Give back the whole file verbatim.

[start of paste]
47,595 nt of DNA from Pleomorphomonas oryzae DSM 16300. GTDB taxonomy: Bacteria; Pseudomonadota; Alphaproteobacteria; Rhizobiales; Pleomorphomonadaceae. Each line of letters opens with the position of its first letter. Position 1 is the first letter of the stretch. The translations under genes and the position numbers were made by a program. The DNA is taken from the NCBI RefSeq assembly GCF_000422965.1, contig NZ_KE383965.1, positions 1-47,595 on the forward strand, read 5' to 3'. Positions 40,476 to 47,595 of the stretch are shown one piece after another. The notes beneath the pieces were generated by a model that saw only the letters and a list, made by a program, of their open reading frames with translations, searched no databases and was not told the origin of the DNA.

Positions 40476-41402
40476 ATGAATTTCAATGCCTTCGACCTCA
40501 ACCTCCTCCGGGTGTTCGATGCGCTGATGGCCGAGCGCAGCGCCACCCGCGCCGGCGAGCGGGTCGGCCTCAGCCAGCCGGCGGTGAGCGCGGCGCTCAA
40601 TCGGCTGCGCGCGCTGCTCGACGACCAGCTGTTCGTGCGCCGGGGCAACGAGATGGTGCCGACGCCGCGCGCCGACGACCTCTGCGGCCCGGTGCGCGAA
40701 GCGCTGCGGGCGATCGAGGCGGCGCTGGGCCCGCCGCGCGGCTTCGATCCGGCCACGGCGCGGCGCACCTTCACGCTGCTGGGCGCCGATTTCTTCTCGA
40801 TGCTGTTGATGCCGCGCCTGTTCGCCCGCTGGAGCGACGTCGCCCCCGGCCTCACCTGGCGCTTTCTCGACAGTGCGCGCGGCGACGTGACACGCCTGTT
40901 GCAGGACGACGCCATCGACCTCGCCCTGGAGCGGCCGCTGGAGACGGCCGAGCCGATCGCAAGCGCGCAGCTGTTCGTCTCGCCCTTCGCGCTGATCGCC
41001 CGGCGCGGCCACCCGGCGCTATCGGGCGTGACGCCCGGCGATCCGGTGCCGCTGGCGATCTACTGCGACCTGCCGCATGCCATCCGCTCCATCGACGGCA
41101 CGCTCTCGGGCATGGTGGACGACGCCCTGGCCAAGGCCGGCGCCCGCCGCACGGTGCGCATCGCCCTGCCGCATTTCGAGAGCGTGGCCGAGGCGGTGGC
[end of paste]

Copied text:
47,595 nt of DNA from Pleomorphomonas oryzae DSM 16300. GTDB taxonomy: Bacteria; Pseudomonadota; Alphaproteobacteria; Rhizobiales; Pleomorphomonadaceae. Each line of letters opens with the position of its first letter. Position 1 is the first letter of the stretch. The translations under genes and the position numbers were made by a program. The DNA is taken from the NCBI RefSeq assembly GCF_000422965.1, contig NZ_KE383965.1, positions 1-47,595 on the forward strand, read 5' to 3'. Positions 40,476 to 47,595 of the stretch are shown one piece after another. The notes beneath the pieces were generated by a model that saw only the letters and a list, made by a program, of their open reading frames with translations, searched no databases and was not told the origin of the DNA.

Positions 40476-41402
40476 ATGAATTTCAATGCCTTCGACCTCA
40501 ACCTCCTCCGGGTGTTCGATGCGCTGATGGCCGAGCGCAGCGCCACCCGCGCCGGCGAGCGGGTCGGCCTCAGCCAGCCGGCGGTGAGCGCGGCGCTCAA
40601 TCGGCTGCGCGCGCTGCTCGACGACCAGCTGTTCGTGCGCCGGGGCAACGAGATGGTGCCGACGCCGCGCGCCGACGACCTCTGCGGCCCGGTGCGCGAA
40701 GCGCTGCGGGCGATCGAGGCGGCGCTGGGCCCGCCGCGCGGCTTCGATCCGGCCACGGCGCGGCGCACCTTCACGCTGCTGGGCGCCGATTTCTTCTCGA
40801 TGCTGTTGATGCCGCGCCTGTTCGCCCGCTGGAGCGACGTCGCCCCCGGCCTCACCTGGCGCTTTCTCGACAGTGCGCGCGGCGACGTGACACGCCTGTT
40901 GCAGGACGACGCCATCGACCTCGCCCTGGAGCGGCCGCTGGAGACGGCCGAGCCGATCGCAAGCGCGCAGCTGTTCGTCTCGCCCTTCGCGCTGATCGCC
41001 CGGCGCGGCCACCCGGCGCTATCGGGCGTGACGCCCGGCGATCCGGTGCCGCTGGCGATCTACTGCGACCTGCCGCATGCCATCCGCTCCATCGACGGCA
41101 CGCTCTCGGGCATGGTGGACGACGCCCTGGCCAAGGCCGGCGCCCGCCGCACGGTGCGCATCGCCCTGCCGCATTTCGAGAGCGTGGCCGAGGCGGTGGC